How does the suicidal impulse that both Romeo and Juliet exhibit relate to the overall theme of young love?

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mwestwood eNotes educator| Certified Educator

The young lovers' "all-or-nothing" impetuous behavior is consistent with the suicidal impulses of Romeo and Juliet. Impulsive is appropriate to much of the action in "Romeo and Juliet." For instance, Romeo sees Juliet and immediately ends his melancholic sighs over Rosalind. Then, he impulsively races to Friar Laurence to ask to be married Juliet, whom he has only know for hours. After he unwisely comes between Mercutio and Tybalt causing Mercutio's death, Romeo madly stabs Tybalt. Again, he rushes to Friar Laurence, flings himself down, crying and pulling out a dagger to kill himself until the priest reasons with him. Finally, when he mistakes Juliet for dead, he does not leave the tomb to consult with anyone before killing himself.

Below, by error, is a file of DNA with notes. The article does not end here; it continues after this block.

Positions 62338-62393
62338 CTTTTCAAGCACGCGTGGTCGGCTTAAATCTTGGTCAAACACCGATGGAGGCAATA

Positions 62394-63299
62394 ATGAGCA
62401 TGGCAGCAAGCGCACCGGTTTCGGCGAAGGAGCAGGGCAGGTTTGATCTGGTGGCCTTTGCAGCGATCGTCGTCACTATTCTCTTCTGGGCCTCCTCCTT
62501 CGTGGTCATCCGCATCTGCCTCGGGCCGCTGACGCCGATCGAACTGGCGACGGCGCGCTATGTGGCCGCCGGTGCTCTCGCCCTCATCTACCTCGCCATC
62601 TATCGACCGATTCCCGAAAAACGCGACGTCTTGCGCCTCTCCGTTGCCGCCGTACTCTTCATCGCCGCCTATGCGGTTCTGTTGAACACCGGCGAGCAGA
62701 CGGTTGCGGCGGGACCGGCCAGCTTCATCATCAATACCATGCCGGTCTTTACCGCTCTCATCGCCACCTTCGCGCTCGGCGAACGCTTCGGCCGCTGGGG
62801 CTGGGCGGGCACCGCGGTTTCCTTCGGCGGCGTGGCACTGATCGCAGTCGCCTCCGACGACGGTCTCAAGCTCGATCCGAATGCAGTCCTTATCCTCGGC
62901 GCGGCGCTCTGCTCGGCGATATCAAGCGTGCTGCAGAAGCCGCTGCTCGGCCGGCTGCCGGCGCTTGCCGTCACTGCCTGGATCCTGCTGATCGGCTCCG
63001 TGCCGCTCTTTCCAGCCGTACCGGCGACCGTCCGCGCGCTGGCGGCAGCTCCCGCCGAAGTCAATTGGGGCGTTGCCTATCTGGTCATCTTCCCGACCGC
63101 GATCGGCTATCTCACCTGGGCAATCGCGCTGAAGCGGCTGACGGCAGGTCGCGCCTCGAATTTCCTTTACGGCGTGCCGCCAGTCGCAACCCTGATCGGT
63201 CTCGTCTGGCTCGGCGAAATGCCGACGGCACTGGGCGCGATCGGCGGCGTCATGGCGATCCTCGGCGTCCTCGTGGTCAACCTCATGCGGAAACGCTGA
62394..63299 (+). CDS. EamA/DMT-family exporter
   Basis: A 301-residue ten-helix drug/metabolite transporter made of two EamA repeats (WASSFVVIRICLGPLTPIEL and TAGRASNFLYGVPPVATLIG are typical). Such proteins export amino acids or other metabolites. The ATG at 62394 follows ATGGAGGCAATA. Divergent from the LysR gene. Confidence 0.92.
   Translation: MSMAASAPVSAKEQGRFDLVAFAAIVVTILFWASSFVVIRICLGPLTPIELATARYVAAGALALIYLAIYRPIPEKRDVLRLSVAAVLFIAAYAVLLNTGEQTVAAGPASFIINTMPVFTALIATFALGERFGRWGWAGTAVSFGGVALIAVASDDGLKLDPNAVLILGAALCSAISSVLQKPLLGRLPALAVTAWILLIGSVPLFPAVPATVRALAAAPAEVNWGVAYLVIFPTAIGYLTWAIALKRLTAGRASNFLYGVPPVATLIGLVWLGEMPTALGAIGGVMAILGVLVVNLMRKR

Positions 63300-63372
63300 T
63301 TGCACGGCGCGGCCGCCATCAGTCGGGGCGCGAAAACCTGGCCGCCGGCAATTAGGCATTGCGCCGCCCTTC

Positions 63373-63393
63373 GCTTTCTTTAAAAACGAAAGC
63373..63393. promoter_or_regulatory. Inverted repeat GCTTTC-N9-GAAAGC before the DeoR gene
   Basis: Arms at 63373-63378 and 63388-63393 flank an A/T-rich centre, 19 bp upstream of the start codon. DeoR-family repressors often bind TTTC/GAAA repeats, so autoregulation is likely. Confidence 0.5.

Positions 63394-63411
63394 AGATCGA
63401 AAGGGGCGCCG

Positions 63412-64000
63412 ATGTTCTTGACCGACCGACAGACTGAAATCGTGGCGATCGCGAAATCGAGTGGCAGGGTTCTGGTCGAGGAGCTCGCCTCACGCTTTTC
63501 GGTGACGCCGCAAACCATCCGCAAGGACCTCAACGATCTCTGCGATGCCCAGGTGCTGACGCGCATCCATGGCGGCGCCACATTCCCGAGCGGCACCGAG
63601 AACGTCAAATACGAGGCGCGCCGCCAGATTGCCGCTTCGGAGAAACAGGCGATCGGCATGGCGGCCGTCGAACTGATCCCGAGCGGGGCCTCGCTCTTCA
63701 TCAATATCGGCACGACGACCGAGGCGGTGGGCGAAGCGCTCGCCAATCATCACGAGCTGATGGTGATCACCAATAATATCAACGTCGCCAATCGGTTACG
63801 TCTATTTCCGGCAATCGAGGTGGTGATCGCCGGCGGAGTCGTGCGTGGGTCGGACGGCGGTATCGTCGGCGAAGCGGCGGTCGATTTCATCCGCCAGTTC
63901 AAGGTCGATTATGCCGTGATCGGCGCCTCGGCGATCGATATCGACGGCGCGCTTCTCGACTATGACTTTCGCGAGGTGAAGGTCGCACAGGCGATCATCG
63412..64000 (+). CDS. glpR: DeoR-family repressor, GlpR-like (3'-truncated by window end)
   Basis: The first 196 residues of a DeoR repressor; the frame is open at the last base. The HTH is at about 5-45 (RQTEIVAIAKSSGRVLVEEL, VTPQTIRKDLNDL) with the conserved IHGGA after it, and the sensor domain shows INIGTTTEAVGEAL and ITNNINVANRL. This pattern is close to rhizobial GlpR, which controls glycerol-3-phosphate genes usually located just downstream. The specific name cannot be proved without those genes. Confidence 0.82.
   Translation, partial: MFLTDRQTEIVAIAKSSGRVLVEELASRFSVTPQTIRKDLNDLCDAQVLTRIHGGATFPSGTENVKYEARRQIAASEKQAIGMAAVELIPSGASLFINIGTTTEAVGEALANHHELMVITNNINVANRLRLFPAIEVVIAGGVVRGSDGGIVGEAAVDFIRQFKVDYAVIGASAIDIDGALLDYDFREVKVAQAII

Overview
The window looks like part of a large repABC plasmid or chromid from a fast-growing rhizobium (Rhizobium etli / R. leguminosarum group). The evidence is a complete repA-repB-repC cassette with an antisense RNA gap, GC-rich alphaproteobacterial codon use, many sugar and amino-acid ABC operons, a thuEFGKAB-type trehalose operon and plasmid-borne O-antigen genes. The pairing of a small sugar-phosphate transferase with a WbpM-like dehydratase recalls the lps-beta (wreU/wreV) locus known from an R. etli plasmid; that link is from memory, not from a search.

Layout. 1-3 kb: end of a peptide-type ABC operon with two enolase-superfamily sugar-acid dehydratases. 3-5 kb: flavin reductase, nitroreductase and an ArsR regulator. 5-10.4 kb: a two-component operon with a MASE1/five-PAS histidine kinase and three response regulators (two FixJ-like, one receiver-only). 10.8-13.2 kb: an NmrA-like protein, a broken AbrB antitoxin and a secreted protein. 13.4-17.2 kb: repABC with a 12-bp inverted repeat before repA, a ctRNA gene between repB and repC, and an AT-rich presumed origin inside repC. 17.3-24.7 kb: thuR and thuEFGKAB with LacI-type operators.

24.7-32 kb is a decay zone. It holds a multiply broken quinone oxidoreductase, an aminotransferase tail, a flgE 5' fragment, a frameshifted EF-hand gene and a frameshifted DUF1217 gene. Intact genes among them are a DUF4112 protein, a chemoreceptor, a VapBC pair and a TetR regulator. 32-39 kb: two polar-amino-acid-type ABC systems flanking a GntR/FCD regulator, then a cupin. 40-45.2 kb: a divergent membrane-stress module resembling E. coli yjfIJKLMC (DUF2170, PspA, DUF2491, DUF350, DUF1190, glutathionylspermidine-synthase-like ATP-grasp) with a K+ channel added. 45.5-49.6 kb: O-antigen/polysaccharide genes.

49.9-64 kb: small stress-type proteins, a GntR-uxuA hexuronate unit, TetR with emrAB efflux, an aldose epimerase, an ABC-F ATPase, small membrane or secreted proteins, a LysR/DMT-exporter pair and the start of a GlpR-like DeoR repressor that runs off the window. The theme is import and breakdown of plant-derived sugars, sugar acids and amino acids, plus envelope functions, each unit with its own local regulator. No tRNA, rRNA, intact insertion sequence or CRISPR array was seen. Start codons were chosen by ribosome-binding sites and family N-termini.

In the same manner, Juliet runs back and forth impulsively and indecisively in the balcony scene. When her parents insist that she marry the prince, Paris, Juliet says that she will seek the counsel of the Friar, and if "all else fail, myself have power to die." Like Romeo, Juliet sees only one choice to take if she does not have things the way she wants. Later when the Friar has a vial of a liquid which should make her appear dead, and Juliet is worried about the drug actually killing her, she still drinks it and places a dagger beside her in case all else fails.

R and J are as fickle as the Fortune that seems to dictate their destinies.

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Romeo and Juliet

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